NR says it will work “around-the-clock” to repair the damaged section near Polmont, 5km east of Falkirk, and says that “engineers will continue to investigate the extent of the damage before confirming a final estimate for restoring service.”

NR engineers found in initial assessments made after flood water subsided that sections of track had been washed away, embankments undermined, and overhead electrification masts had been uprooted. The damage also left dozens of uprooted trees strewn across the line, and contaminated more than a kilometre of track and ballast which will need to be replaced.

The damage followed unprecedented rainfall on August 12, which caused a 30m section of the adjacent Union canal to be breached. Consequently, water flooded downhill onto the railway between Polmont and Bo’ness.

NR, in cooperation with Scottish Canals, was able to secure the canal to stop the flooding on the morning of August 14.

NR says the ScotRail Glasgow - Falkirk High - Edinburgh and Dunblane - Edinburgh services will be subject to significant disruption until repairs are completed.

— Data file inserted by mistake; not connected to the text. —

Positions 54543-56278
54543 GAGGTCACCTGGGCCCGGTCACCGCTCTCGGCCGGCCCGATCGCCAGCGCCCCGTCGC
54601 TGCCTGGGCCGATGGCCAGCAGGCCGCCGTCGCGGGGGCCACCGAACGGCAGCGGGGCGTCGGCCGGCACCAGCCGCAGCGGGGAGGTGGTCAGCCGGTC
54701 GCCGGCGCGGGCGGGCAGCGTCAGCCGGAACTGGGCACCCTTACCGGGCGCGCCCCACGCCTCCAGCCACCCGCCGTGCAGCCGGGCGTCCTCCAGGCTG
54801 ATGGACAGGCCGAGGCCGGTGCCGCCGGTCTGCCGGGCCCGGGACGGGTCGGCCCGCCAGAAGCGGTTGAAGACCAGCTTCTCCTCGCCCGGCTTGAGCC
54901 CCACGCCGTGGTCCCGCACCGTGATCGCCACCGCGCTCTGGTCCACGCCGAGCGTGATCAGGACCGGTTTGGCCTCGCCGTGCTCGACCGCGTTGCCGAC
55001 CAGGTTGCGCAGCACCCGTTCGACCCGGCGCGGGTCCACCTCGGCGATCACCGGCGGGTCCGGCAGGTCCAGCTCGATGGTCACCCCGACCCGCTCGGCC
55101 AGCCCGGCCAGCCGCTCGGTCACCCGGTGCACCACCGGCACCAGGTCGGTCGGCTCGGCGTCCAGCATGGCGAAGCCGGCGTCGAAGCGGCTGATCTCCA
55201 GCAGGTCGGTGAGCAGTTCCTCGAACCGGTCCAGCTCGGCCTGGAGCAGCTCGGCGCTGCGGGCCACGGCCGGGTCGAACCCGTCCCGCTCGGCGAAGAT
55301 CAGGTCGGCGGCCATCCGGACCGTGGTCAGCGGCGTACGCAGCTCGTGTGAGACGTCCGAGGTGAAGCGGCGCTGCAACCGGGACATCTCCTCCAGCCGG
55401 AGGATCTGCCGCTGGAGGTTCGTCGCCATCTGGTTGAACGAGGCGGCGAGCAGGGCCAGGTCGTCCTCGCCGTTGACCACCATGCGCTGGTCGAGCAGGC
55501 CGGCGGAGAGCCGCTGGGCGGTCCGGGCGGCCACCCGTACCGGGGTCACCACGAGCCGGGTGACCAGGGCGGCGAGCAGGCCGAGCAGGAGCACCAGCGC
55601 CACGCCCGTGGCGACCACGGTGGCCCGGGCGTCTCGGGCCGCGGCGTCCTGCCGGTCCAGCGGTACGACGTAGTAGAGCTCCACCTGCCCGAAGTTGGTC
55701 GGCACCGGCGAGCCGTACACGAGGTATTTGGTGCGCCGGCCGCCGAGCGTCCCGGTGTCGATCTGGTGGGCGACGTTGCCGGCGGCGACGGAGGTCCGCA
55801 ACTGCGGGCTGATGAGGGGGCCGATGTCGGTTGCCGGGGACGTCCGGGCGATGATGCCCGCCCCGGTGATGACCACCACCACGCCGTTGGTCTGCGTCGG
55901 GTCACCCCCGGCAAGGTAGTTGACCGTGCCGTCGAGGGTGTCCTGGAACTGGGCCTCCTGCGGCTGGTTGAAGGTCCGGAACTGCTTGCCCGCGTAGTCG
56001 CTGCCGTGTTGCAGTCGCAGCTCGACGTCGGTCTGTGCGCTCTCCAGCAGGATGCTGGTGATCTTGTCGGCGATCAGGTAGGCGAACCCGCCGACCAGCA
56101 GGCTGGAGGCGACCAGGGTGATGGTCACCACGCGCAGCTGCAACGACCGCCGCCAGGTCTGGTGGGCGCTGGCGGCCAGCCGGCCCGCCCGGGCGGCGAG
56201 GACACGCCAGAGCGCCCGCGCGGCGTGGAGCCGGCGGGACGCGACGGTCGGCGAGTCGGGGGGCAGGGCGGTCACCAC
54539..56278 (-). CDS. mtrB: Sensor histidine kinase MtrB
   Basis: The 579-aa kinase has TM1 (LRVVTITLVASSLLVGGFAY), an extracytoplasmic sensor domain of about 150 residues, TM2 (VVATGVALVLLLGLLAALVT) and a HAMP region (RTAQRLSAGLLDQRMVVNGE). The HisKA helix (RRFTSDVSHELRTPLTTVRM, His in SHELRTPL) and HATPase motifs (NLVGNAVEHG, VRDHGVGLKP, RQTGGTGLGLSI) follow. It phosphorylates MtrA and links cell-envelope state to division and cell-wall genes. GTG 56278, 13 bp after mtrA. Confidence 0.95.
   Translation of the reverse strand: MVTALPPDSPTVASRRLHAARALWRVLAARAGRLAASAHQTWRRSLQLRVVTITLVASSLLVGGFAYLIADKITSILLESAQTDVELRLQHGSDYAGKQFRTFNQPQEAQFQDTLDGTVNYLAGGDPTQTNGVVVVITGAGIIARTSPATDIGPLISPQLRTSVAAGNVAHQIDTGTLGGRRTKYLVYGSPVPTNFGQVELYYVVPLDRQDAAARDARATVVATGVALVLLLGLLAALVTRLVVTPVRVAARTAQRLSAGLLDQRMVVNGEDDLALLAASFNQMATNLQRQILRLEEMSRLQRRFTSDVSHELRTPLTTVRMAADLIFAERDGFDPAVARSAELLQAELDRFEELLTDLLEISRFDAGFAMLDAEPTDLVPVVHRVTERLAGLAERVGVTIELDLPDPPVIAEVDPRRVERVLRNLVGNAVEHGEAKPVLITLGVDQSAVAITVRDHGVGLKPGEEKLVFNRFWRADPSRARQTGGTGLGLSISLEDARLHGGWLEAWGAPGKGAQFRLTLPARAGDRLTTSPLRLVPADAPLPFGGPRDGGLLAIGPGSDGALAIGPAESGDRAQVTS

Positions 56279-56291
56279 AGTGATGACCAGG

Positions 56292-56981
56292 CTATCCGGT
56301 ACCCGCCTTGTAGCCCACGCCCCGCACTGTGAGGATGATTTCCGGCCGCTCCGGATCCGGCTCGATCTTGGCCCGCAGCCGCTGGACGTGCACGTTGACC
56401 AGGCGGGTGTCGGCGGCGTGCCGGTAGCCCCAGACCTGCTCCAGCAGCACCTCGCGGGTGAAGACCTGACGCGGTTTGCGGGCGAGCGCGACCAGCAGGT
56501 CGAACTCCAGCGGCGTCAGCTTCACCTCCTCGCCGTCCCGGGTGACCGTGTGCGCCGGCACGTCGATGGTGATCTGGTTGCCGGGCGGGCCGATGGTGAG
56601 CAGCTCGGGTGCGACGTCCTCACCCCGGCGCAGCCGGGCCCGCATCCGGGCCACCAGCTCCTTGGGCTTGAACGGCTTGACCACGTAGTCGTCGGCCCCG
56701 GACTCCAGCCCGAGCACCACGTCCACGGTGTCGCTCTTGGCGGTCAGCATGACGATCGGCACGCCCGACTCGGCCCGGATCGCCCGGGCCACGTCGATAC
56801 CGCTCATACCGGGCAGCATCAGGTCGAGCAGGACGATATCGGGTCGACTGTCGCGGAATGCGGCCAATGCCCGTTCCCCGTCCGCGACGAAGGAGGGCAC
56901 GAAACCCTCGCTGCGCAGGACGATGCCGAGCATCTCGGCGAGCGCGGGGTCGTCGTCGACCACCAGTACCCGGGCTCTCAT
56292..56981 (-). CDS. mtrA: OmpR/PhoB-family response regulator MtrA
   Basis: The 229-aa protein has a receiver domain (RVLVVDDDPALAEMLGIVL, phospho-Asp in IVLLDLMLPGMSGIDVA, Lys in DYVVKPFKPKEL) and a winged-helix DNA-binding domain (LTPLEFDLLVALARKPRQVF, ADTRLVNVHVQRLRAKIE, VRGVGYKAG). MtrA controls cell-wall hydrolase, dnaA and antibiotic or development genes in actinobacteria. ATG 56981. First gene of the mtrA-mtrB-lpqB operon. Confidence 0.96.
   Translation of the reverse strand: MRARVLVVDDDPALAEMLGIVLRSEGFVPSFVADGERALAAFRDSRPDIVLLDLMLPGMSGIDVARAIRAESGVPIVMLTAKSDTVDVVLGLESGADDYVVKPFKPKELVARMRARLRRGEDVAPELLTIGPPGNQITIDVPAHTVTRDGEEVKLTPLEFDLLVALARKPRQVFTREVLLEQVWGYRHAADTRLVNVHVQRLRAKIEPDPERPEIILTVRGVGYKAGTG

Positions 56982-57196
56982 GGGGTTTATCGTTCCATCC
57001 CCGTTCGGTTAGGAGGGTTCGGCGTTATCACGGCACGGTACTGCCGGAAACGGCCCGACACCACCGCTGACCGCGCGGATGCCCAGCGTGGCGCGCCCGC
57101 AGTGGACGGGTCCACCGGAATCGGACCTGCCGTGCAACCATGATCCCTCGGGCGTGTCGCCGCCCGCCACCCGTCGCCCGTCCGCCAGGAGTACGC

In addition, the London Euston - Edinburgh - Inverness Highland Sleeper service will be diverted via Kirkcaldy and will be unable to call at Falkirk Grahamston, Stirling, Dunblane or Gleneagles until further notice.

The news follows the derailment of the 06.38 Aberdeen - Glasgow Queen Street service near Stonehaven on August 12 due to a landslip. Following the incident, NR announced that it would carry out precautionary measures including a nationwide inspection of higher-risk trackside slopes, to address concerns that the incident had been caused by recent extreme weather.

Consequently, and until further notice, all lines between Aberdeen and Arbroath are closed as emergency services continue to work at the site of the incident, meaning that Aberdeen - Edinburgh and Aberdeen - Montrose services will not run. Trains between Aberdeen and Glasgow Queen Street will only run between Dundee and Glasgow.

“Our network was designed for a temperate climate, and it’s challenged when we get extremes such as storms and floods,” says Mr Andrew Haines, CEO of NR. “We’re seeing this more and more, and although we can address them on the ground with precautionary measures, we are acutely aware we need a long-term resolution, and we had already secured additional funding and resources to help achieve this.”